Football people are at the heart of all things grassroots sport, especially at ANU Women’s Football Club (ANU WFC).
Alice McNeill is just one name that has had an enormous impact on clubs around Canberra and is inspiring the next generation to do the same.
McNeill, who is a player herself, has assisted the growth of the club in various capacities to assist the community at the University based club the best she can.
The Canberra local joined ANU WFC when she started her studies back in 2016 and has been a part of the club ever since, including a stint as President in 2018 and has served as Vice President and Secretary in recent years.
“I think I had gone through a few things and had seen how much the community mattered to me and made such a big difference in my life and I wanted to participate in that,” McNeill said.
McNeill took over as president when she was 20 years old and immediately wanted to action some initiatives that would assist the members of the club.
“If I had things I wanted to complain about or thought intensely about, I thought I’d better do something about it,” McNeill said about her admiration of being president. “I’m pretty passionate about making women feel welcomed and included in the club. I just love it. I’d rather be at the fields on a beautiful day than anywhere else.”
Her dedication and work ethic in getting initiatives fulfilled at the club have had an extraordinary impact on the opportunities for members of the club and girls around the state to relish.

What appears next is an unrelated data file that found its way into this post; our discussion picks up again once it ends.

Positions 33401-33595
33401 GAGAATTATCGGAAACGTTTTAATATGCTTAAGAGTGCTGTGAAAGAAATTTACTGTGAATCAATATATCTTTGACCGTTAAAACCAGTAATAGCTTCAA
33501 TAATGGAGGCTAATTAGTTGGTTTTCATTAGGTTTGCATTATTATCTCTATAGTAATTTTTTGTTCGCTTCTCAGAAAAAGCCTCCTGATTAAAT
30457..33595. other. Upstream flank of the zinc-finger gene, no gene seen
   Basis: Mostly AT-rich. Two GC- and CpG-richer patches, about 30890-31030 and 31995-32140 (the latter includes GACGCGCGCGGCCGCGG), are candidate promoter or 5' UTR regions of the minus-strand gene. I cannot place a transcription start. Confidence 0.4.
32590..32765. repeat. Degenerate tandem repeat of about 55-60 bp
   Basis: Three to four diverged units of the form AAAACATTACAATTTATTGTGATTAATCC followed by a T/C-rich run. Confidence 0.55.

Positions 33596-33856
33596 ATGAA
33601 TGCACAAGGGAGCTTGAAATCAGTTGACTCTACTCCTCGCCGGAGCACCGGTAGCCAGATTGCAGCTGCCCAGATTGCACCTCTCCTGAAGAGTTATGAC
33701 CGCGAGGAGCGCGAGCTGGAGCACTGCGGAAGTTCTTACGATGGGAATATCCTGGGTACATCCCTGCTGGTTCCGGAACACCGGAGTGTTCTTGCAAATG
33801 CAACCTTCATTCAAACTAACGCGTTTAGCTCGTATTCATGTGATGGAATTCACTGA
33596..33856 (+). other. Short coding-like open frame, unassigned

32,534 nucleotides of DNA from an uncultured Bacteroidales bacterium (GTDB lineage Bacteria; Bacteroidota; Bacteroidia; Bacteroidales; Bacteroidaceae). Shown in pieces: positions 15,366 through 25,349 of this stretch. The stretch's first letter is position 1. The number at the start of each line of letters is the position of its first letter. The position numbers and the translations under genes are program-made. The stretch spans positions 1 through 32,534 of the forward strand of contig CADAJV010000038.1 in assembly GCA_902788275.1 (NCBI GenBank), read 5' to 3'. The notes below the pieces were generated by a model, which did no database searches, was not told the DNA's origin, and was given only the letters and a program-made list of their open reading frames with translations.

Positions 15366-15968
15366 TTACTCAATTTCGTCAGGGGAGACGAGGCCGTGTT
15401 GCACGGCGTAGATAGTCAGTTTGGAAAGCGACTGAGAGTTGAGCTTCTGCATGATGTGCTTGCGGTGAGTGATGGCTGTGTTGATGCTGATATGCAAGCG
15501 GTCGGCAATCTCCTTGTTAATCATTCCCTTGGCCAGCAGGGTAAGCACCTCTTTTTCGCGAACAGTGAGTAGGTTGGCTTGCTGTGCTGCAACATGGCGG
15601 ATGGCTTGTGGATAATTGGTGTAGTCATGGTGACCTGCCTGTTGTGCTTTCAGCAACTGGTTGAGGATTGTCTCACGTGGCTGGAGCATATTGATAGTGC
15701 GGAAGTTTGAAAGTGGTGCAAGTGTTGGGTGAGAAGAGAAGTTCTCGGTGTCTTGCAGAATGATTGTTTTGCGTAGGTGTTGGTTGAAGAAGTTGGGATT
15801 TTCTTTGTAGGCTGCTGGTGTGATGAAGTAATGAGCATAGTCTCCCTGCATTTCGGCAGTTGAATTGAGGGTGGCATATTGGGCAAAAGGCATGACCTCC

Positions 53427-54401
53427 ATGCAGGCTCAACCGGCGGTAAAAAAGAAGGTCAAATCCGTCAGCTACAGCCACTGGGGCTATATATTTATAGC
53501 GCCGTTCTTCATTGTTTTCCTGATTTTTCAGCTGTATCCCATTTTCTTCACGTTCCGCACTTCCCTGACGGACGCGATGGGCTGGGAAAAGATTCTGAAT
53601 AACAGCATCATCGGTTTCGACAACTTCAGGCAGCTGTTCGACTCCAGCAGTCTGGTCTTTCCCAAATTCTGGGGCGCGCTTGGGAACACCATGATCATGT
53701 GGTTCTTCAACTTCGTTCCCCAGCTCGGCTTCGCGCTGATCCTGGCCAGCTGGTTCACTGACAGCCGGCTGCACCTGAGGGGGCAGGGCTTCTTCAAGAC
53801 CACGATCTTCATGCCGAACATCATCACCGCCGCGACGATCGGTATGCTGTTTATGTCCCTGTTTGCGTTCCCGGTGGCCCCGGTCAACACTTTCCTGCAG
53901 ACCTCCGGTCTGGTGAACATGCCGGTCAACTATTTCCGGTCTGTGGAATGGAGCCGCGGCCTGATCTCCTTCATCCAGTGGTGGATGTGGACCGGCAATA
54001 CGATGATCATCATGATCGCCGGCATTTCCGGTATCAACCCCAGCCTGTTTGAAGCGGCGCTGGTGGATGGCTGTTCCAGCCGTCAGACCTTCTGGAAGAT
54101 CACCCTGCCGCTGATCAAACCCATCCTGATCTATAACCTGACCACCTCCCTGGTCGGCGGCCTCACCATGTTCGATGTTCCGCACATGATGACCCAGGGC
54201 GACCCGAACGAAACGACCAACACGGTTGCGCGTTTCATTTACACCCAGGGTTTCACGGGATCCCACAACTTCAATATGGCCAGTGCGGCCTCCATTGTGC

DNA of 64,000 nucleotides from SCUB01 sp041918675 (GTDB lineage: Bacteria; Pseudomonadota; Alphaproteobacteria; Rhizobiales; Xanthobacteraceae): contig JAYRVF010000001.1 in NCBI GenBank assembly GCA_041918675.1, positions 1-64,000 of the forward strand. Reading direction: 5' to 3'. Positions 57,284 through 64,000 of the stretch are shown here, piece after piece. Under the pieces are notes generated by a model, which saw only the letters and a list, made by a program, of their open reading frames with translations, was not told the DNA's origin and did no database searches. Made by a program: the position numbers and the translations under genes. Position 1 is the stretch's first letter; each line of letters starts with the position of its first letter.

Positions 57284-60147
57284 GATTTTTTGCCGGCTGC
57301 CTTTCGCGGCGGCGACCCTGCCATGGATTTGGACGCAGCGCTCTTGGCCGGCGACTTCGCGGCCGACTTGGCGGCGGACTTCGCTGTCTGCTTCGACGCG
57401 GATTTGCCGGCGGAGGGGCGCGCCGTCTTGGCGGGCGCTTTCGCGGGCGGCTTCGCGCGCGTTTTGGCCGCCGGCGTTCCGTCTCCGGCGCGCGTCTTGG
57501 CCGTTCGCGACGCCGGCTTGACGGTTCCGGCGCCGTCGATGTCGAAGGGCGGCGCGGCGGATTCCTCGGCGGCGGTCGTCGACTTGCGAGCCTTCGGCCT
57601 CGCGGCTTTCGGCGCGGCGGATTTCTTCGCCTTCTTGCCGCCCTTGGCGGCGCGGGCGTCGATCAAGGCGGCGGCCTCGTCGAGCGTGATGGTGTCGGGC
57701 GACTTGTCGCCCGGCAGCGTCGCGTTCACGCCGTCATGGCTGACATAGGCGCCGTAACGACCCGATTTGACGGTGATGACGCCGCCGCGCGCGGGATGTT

One of these opportunities that McNeill has campaigned for was the state league women’s teams to play home and away games which started this year.
“This year State League Women’s have had home and away fixtures and even just the money that we’ve been able to make, and I think it’s just really promoted a better sense of professionalism rather than going to big venues,” McNeill said.
“You want to have that kind of community feel, we wanted to have university students to walk past and go ‘Oh, what are they doing?’”
McNeill has been an admired individual around the club, contributing to the growth of teams, players and inclusivity in the club including engaging women and girls from all walks of life.
With hundreds of girls participating in this event since August last year, it has been a chance for diverse individuals to feel included.
“We’ve been able to connect with the Migrant and Refugee Settlement Services (MARSS) and we have monthly kick-arounds with women or girls who are engaged with MARSS but they’re not able to engage generally with sport because it may be culturally inappropriate,” McNeill revealed.
“I think kicking around a ball, having a laugh, someone falls over, that’s a universal language that I think can connect,” McNeill said on the positive impact this initiative has had, “It gives them something to aspire for or give them that comfortable space and that they belong here.”
Alongside her off-the-field impact, McNeill has risen through the ranks from State League women’s third division all the way to NPL in her time at ANU WFC.
“I think that’s a huge testament to ANU WFC’s interest in improving people, not just through the juniors, but also as young adults,” McNeill said on the environment and coaching that has improved her game.
McNeill has a strong love for the game, but since joining the club her passion and dedication to strengthening the environments in which girls and women can relish has been her goal.
“I was able to be surrounded by strong, intelligent, clever women who wanted to push themselves and want to improve all while maintaining a very supportive, inclusive place,” McNeill said.
“I felt so included and wanted that I wanted to make newcomers to the club feel that way too.”
Words: Harrison Frater